Umami International Symposium 2016

The International Umami Symposium 2016, was held in Yokohama on Sunday, June 5th. The presenters consisted of chefs and scientists and revealed many new insights. Some highlights from my notes:

Fire and fermentation are two ways to change umami in food.

At two months a baby can understand umami flavor and has an innate preference for it.

Mother’s milk is rich in free amino acids (umami). This is a beautiful, elegant, simple system. (Dr. Julie Menella)

Protein with umami is more satisfying than carbohydrates.

Around the world, children are introduced to umami-rich ingredients. In Thailand it is fish sauce, Italy it is parmesan, in Denmark it is fish eggs.

From chef and scientist Ali Bouzari, “Umami is not Japanese at all. Umami is human”.

Chef Takahashi of Kyoto Kinobu discussed the traditional kaiseki kitchen which uses kombu (kelp) and katsuobushi (smoked skipjack tuna flakes) as a base to so many dishes. He also touched on the mouthfeel of different dishes

Chef Wakiya of Wakiya-Ichiemi Charo talked about growing up in Hokkaido, a part of Japan that is famous for many umami-rich ingredients and dishes like dried squid, ramen, kombu. He trained in China and learned to work with dried scallops, cured hams as well as drinking different Chinese teas that are fermented and rich in umami.

Chef Kyle is using liquid shio koji to marinade fish and meat which supports the natural flavor and adds umami. Chef’s new restaurant, Single Thread, will be opening later this year. There he makes miso-like products using koji (aspergillus oryzae). He went on to talk about how American chefs incorporate umami into their menus using the example of chef Sean Brock using green pea miso and ham broth dashi.

I was hoping to hear Professor Ole Mouritsen (author of several great books on umami and seaweed) discuss mouthfeel as his next book will be out on this topic.

Most of the food-related events I attend are chef-centric. This was a treat to listen to scientists and professors talk about the science of umami and to see how the chefs work with it in the kitchen.

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Fermented Butter

Fermented Butter

Fermented butter is popping up here and there in Tokyo, even at 7-11 convenience stores in these simple fermented butter rolls. You know when a new food trend has become mainstream when it makes it to your local 24-hour combini.

Food Sake Tokyo Radar

To keep our readers up-to-date with the Tokyo food scene, I will post from time to time some news about what’s happening in the metropolis. Keeping a finger on the pulse of cuisine here is hard, so I hope this helps you to know what you should have on your food radar.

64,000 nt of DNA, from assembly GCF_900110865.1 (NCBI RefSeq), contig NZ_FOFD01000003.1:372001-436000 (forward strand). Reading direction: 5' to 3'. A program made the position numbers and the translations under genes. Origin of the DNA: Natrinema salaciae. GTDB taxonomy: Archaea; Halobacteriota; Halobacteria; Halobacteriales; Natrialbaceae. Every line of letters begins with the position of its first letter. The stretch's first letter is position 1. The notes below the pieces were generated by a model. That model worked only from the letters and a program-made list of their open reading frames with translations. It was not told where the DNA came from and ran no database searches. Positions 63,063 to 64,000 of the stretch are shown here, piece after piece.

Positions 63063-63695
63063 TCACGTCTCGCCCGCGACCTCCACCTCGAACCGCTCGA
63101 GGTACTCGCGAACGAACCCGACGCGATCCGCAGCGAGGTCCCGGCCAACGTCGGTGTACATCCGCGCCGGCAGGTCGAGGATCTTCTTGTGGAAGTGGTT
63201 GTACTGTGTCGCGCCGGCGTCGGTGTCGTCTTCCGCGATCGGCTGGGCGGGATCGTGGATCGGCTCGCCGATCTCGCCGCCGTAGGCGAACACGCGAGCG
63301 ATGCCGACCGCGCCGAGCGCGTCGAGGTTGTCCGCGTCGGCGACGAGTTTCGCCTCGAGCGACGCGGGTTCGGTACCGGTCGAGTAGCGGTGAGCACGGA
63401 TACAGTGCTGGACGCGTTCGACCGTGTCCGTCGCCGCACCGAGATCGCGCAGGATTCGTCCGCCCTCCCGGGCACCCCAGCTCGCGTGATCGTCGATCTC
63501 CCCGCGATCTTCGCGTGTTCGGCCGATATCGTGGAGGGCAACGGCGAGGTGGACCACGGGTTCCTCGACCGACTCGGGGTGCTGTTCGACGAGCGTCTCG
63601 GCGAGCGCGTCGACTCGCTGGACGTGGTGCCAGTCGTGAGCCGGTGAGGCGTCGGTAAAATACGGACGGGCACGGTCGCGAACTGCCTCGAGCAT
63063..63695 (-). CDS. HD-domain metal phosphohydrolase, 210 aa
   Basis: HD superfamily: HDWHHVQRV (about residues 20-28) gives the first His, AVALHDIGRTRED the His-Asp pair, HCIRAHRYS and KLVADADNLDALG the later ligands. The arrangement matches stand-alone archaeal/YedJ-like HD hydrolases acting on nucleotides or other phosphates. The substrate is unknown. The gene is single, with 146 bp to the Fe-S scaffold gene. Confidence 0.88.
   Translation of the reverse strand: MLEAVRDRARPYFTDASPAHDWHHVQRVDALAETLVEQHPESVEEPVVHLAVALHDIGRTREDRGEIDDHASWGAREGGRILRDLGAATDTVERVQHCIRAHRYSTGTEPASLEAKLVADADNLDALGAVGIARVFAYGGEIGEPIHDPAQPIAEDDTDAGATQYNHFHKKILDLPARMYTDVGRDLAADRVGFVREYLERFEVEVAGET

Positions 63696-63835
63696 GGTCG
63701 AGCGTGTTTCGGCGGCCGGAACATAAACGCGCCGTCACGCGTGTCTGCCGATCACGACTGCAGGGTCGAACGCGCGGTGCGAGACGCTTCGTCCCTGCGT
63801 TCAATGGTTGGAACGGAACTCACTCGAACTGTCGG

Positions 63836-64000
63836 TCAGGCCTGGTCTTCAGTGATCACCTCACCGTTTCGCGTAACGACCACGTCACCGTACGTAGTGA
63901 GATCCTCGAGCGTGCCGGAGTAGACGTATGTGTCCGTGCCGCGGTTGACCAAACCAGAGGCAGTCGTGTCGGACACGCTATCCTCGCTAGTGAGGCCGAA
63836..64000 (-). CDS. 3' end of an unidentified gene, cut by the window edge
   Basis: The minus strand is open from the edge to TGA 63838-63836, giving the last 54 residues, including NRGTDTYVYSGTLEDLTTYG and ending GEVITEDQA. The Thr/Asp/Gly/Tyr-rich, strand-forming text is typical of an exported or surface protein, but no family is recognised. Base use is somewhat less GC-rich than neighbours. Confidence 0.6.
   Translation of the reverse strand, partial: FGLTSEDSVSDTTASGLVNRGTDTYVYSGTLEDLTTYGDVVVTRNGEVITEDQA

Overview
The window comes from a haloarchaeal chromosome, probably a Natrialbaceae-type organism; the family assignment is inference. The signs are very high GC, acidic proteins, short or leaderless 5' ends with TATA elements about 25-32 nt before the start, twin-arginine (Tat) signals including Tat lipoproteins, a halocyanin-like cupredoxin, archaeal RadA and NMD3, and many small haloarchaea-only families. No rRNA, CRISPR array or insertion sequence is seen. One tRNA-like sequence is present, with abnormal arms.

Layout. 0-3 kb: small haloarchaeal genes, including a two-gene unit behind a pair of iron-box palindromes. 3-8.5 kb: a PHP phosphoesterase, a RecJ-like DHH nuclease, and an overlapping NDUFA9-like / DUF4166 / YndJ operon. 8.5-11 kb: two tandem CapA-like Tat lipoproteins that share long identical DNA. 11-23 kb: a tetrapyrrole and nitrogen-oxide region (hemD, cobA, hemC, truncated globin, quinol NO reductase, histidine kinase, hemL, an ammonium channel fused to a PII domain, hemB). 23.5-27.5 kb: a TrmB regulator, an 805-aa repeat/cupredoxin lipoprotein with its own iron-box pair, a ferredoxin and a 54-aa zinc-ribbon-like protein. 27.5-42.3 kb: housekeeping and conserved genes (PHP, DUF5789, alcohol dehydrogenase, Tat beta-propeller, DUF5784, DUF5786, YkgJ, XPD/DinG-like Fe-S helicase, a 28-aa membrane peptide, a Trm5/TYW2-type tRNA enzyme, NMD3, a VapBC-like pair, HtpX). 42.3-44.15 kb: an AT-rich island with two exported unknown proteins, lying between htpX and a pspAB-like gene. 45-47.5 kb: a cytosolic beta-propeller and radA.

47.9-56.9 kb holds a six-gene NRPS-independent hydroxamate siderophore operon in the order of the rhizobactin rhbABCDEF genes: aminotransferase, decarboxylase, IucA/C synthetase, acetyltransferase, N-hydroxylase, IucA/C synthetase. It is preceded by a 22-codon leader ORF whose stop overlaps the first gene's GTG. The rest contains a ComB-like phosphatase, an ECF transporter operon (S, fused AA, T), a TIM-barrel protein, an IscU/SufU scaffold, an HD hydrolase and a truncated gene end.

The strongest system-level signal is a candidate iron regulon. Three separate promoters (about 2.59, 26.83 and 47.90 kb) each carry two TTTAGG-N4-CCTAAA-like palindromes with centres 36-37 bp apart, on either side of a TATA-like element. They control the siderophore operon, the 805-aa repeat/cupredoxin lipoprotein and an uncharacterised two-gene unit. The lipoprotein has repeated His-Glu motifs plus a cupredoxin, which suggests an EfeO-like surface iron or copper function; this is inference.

Takashi Saito will be opening Taka by Sushi Saito in the St. Regis in Kuala Lumpur this spring. I hear the counter will be twice as big as the Tokyo main shop, so maybe it will be easier to get into? Sushi Saito in Roppongi is one of the hardest reservations to come by, harder than Sukiyabashi Jiro.

Kyoto Katsugyu, famous for its gyukatsu, has opened its first shop in Tokyo. Japanese wagyu or US sirloin is breaded and deep-fried. 1F Chiyoda 21 Bldg., Kanda Mitoshirocho 9-7, Chiyoda-ku. http://kyoto-katsugyu.com/

The Kyoto Distillery will start producing artisanal gin using Japanese botanicals in early 2016. http://kyotodistillery.jp/wp/

Mos Burger has opened an upscale burger shop MOS Classic, with an expanded menu, cocktails, and wine. 1-8-11 Sendagaya, Shibuya-ku. http://www.mosclassic.jp/

Milanese pizza is now available in Tokyo at Spontini’s. The thick crust is a big change from the Neopolitan style which is more prevalent. Spontini’s has been in Milano since 1953. Two branches in Tokyo, Harajuku (1-10-37 Jingumae, Shibuya-ku) and Shibuya (1-21-3 Jinnan, Shibuya-ku), serve the pizza by-the-slice. http://www.pizzeriaspontini.jp/english.html

Fans of Omotesando Koffee were sad to see the shop close at the end of last year. Sarutahiko Coffee has opened a branch in the H.I.S. Book and Coffee shop at 1F, Barbizon 7, 4-3-3 Jingumae, Shibuya-ku. http://www.omotesando-info.com/shop/gourmet/shop/sarutahikocoffee-omotesando.html

Sage and Fennel in Hiroo with its colorful salads and soups is mostly, but not exclusively, about seasonal vegetables. 5-19-6 Hiroo, Shibuya-ku. http://www.saf.tokyo/

Verve Coffee Roasters from Santa Cruz, California, will be opening in Shinjuku station this April. Some great information on Sprudge.com here:

http://sprudge.com/verve-coffee-are-expanding-to-japan-93357.html